(A, B) Data on body weight and calorie intake from control (Cont), hindlimb unloading (HU), and reloading mice fed ND or HFD. Body weight was measured after HU for 3 weeks and subsequent reloading for 4 weeks. Food intake was collected for 3 days on days 18 to 21 after HU and days 25 to 28 after reloading, and shown as a representative of the average daily calorie intake. Relative changes were calculated by dividing body weight or calorie intake before reloading by those after reloading for 4 weeks. (C, D) Fat masses in the whole body and lower leg were assessed by QCT after HU for 3 weeks and subsequent reloading for 4 weeks in mice fed ND or HFD. Relative changes were calculated by dividing the total fat mass or fat mass in the lower leg before reloading by those after reloading for 4 weeks. *P < 0.05 and **P < 0.01 (Tukey-Kramer test). #P < 0.05 and ##P < 0.01 (Mann-Whitney U test). Data represent the mean ± SEM of 8 mice in each group.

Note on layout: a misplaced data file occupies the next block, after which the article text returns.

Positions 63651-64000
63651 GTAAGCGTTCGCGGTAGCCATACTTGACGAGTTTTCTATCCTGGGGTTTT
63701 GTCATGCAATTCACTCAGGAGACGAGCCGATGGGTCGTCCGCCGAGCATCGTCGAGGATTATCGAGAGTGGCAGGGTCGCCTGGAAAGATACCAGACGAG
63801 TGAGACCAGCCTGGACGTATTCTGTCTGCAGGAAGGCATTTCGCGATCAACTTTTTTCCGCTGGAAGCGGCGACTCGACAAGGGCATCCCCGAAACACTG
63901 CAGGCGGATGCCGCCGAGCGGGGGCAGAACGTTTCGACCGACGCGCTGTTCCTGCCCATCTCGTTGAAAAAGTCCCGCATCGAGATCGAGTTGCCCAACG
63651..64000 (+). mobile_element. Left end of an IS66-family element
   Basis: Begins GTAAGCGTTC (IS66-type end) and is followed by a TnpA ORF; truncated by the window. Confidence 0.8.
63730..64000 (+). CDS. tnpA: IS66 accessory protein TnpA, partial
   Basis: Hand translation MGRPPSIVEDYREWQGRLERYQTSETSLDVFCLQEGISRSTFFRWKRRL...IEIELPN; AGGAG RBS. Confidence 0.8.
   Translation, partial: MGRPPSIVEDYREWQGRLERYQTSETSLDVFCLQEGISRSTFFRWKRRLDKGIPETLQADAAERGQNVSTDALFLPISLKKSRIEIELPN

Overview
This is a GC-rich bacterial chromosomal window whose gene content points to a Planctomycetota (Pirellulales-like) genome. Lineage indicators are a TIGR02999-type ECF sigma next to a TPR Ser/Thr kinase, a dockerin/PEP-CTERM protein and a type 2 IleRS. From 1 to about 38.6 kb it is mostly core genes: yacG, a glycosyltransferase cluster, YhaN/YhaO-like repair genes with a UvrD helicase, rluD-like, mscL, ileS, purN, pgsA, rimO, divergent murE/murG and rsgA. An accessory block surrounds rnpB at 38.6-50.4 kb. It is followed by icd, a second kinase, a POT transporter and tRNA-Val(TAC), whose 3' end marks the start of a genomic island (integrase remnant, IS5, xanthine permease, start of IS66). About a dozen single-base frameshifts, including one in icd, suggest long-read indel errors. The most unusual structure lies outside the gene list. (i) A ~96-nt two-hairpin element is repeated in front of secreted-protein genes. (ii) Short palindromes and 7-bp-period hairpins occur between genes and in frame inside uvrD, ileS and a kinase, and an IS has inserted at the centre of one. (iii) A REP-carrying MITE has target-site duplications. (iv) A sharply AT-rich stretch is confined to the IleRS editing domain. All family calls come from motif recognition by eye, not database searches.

Effects of HFD feeding on recovery from BMD reduced by HU after reloading in mice

We examined the effects of HU and reloading on BMD in mice fed ND and HFD. There were no significant interaction effects of HFD × HU on trabecular BMD (F1,28 = 0.833, P = 0.369), HFD × reloading on trabecular BMD (F1,28 = 3.021, P = 0.093), HFD × HU on cortical BMD (F1,28 = 0.075, P = 0.786), and HFD × reloading on cortical BMD (F1,28 = 1.678, P = 0.206). HU significantly reduced trabecular BMD in the tibia of mice fed ND and HFD (Fig 2A). Although reloading increased trabecular BMD in the tibia of mice fed ND and HFD after HU, trabecular BMD was significantly higher in mice fed HFD than in mice fed ND (Fig 2A). Neither HU nor reloading affected cortical BMD in mice fed ND and HFD (Fig 2B).

Effects of HU and reloading on trabecular and cortical BMDs in the tibia of mice fed HFD.
Fig. 2. Effects of HU and reloading on trabecular and cortical BMDs in the tibia of mice fed HFD.